2. Optical apparatus for producing a plurality of complementary images from a single object comprising a right angle prism a semireflecting, semi-transparent layer coated upon the hypothenuse of said prism a second right angled prism cemented by its hypothenuse to the hypothenuse of the first prism the hypothenuses being arranged parallel to the axial ray of the incident beam of light this axial ray striking the first prism at an angle of 45 being refracted on to the semi-reflecting, semi-transparent layer, divided into two beams one half beam being reflected by said semi-reflecting, semi-transparent layer, the axial ray emerging from the first prism parallel with the incident beam and the other half beam passing through said layer into the second prism, the axial ray emerging therefrom parallel with the incident beam, additional prisms cemented to the aforesaid prisms to receive the divided beams and refract them and additional partially transmitting, partially reflecting surfaces coated upon the hypothenuses of said additional prisms to further split up the beams divided by the first partially transmitting, partially reflecting surface, the four images produced being in the same plane and identical in size.

3. Optical apparatus for producing simultaneously a plurality of complementary images from a single object comprising in combination, a right angled prism having a retracting surface arranged at an angle of approximately 45 to the axial ray of the incident beam. a second right angled prism arranged in relation to the first prism so as to form a block of retracting material which is rectangular in plan and elevation and a partially transmitting partially reflecting surface parallel with the axial ray of the incident beam between the hypothenuses of the two prisms to divide the beam into two parts.

4. Optical apparatus for producing simultaneously, a plurality of complementary images from a single object comprising in combination a plurality of right angled prisms arranged in pairs, partially transmitting, partially reflecting surfaces arranged between the: hypothenuses of each pair of prisms parallel to the axial ray of the incident beam and retracting surfaces at an angle of approximately 45 to said axial ray between the prisms of one pair and those of an adjacent pair.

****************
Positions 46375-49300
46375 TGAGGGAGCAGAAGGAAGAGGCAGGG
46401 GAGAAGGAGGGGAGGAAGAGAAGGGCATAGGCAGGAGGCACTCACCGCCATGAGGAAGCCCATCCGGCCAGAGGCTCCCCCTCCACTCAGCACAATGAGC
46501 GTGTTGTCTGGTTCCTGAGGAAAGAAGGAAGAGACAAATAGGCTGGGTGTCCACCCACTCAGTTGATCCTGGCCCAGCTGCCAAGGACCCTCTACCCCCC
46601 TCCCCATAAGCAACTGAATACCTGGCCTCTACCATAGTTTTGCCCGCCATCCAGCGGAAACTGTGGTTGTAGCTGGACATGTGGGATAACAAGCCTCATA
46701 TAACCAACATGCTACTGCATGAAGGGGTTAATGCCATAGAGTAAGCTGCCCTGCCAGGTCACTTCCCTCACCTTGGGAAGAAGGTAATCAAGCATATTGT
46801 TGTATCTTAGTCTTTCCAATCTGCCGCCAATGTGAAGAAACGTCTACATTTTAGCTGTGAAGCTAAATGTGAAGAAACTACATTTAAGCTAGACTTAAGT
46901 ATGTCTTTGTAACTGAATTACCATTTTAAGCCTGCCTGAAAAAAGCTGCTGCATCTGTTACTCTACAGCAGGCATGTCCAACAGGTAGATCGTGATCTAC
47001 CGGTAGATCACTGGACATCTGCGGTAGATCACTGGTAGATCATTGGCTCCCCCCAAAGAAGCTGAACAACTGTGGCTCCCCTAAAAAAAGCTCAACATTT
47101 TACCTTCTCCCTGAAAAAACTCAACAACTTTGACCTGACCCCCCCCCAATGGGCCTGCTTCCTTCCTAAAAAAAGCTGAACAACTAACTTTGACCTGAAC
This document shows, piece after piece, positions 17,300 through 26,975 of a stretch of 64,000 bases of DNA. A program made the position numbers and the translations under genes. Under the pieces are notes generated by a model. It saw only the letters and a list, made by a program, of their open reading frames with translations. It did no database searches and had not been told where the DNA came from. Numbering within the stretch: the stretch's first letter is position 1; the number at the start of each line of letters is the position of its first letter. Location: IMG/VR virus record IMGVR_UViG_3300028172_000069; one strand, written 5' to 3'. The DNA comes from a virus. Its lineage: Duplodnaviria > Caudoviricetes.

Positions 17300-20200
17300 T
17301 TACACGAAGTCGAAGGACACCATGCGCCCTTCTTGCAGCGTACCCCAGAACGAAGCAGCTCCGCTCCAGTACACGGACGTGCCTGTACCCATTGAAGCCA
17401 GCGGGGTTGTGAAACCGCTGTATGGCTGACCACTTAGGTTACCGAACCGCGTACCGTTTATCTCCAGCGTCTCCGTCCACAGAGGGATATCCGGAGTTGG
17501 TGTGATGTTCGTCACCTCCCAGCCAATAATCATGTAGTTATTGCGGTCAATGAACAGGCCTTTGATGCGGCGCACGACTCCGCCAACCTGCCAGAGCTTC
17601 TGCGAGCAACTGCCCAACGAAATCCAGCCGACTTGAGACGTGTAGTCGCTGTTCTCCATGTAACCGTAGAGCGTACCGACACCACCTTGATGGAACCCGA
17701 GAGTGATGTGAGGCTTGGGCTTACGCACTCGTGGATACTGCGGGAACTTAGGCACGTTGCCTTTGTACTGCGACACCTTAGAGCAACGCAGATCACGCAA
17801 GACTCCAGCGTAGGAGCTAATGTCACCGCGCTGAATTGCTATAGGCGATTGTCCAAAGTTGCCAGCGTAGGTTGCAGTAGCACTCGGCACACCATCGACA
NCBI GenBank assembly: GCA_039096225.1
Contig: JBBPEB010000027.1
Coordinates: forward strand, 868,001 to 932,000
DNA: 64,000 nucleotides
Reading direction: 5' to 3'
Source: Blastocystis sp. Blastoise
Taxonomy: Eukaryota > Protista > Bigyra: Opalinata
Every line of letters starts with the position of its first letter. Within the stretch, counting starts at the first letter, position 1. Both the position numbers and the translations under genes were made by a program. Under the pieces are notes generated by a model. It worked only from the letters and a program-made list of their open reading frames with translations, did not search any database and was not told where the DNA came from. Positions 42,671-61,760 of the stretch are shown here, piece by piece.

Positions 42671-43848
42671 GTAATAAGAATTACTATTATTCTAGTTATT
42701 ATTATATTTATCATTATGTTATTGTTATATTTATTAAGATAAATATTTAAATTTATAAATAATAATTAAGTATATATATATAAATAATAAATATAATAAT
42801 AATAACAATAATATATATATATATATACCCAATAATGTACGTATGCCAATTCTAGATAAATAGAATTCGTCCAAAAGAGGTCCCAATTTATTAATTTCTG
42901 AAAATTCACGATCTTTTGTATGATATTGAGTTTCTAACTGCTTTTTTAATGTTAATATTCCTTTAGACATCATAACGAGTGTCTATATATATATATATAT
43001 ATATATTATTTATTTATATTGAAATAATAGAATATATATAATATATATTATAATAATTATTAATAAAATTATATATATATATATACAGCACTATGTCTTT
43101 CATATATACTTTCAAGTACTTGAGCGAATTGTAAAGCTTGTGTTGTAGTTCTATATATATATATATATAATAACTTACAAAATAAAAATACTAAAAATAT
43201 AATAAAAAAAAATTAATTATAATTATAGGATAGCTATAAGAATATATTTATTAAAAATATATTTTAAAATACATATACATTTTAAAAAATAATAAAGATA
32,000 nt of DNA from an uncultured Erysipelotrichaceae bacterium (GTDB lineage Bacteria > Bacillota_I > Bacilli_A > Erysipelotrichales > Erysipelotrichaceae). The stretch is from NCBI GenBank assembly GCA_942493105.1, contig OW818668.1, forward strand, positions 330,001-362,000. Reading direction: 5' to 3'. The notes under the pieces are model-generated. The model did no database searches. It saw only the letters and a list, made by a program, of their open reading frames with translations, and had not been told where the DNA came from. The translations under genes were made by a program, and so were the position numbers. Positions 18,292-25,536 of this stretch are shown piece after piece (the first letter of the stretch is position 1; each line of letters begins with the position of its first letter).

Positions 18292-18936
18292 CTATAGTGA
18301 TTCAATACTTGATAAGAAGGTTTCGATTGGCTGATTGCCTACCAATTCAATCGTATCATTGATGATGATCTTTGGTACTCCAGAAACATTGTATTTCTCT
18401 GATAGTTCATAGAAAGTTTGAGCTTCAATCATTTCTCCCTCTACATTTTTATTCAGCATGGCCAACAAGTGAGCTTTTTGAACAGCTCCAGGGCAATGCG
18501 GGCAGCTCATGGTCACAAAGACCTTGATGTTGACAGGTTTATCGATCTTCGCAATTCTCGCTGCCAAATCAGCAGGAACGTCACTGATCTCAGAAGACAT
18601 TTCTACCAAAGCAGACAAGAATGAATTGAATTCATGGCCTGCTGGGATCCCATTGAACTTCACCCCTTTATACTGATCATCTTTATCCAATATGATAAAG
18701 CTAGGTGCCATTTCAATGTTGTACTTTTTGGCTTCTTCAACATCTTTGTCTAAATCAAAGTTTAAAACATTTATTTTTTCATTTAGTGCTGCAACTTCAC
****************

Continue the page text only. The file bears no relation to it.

5. Optical apparatus for producing simultaneously a plurality of complementary images from a single object, comprising in combination a plurality of right angled prisms arranged in pairs, partially transmitting, partially reflecting surfaces arranged between the hypothenuses of each pair of prisms parallel to the axial ray of the incident beam, refracting surfaces at an angle of approximately 45 to said axial ray between the hypothenuses of the prisms of one pair and those of an adjacent pair and a lens through which the incident beam passes to produce real images.

In testimony whereof I have hereunto set my hand.

JAMES FREDERICK ROMER.

Referenced by
Citing PatentFiling datePublication dateApplicantTitle
US2518743 *Jan 12, 1946Aug 15, 1950Walter H BachPhotographic sound recording system
US2731881 *Nov 9, 1951Jan 24, 1956 Prism system for binocular tubes
US3006989 *Feb 7, 1958Oct 31, 1961Telefunken GmbhColor television picture reproducer
US4009940 *Apr 22, 1975Mar 1, 1977Takata Ophthalmic Instruments Co., Ltd.Apparatus for producing optical interference pattern with continuously variable fringe spacing
US4597630 *Jun 4, 1979Jul 1, 1986Grumman CorporationSelf-derived reference beam holography using a dove prism
US4926249 *Jun 20, 1988May 15, 1990Konica CorporationColor image reader having a lens and prism incorporated into a single unit
WO2006040297A1 *Oct 6, 2005Apr 20, 2006Leica Geosystems Geospatial ImOptical beam splitter
Classifications
U.S. Classification359/638, 359/737
International ClassificationG02B27/14
Cooperative ClassificationG02B27/145, G02B27/144, G02B27/1013
European ClassificationG02B27/10A1, G02B27/14S, G02B27/14H